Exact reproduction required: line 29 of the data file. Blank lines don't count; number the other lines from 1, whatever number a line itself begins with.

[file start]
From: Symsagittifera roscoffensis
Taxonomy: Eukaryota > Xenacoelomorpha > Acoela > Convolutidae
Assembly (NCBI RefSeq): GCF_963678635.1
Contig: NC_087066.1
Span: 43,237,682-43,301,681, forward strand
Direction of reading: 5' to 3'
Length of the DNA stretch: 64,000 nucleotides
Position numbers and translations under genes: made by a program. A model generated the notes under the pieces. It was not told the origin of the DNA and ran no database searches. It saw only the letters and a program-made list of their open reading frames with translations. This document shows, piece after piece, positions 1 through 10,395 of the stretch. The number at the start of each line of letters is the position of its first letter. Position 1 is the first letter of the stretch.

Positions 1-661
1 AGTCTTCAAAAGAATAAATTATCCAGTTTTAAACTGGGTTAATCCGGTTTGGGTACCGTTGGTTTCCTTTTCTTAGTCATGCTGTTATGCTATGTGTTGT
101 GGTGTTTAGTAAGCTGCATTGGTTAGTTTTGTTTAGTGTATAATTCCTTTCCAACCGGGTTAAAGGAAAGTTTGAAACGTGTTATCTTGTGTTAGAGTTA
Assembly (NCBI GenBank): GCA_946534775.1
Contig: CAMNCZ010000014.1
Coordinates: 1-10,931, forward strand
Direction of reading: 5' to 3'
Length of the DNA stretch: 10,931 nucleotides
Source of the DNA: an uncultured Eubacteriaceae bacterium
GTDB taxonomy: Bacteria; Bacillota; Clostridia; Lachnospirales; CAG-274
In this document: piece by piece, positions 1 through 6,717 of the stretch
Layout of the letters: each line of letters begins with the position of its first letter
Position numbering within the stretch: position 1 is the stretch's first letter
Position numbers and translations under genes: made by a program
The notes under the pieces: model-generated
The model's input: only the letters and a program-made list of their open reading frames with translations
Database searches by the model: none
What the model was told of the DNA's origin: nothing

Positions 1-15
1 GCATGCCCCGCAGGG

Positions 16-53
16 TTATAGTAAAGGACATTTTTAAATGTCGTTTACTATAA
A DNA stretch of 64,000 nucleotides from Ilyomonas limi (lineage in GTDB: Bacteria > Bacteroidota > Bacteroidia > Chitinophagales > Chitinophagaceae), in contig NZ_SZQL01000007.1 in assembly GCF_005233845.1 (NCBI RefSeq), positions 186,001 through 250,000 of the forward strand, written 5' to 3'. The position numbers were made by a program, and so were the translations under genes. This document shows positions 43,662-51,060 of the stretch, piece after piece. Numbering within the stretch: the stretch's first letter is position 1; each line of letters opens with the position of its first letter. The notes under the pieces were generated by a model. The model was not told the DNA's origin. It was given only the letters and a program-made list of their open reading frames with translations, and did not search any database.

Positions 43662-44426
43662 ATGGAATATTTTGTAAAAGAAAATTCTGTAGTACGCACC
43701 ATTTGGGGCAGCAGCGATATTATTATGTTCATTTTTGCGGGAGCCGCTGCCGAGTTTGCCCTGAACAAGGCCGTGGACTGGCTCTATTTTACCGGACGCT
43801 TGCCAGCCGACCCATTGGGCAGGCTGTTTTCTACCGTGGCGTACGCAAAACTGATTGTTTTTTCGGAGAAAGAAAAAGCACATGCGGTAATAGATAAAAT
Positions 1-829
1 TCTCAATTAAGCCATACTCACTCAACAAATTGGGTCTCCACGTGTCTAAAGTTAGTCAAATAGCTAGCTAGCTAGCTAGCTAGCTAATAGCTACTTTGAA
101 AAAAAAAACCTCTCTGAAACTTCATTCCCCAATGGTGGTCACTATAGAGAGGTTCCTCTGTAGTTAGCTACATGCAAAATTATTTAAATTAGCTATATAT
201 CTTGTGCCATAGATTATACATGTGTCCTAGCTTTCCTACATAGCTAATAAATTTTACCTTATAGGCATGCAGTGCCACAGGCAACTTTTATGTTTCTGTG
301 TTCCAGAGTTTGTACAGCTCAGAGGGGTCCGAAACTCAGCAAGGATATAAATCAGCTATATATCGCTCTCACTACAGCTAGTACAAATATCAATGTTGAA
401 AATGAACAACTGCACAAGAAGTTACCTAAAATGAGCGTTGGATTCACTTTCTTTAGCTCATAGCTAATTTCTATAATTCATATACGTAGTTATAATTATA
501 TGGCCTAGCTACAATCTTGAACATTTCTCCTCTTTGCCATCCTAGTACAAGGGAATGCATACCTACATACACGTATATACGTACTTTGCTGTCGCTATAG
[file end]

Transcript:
Positions 16-53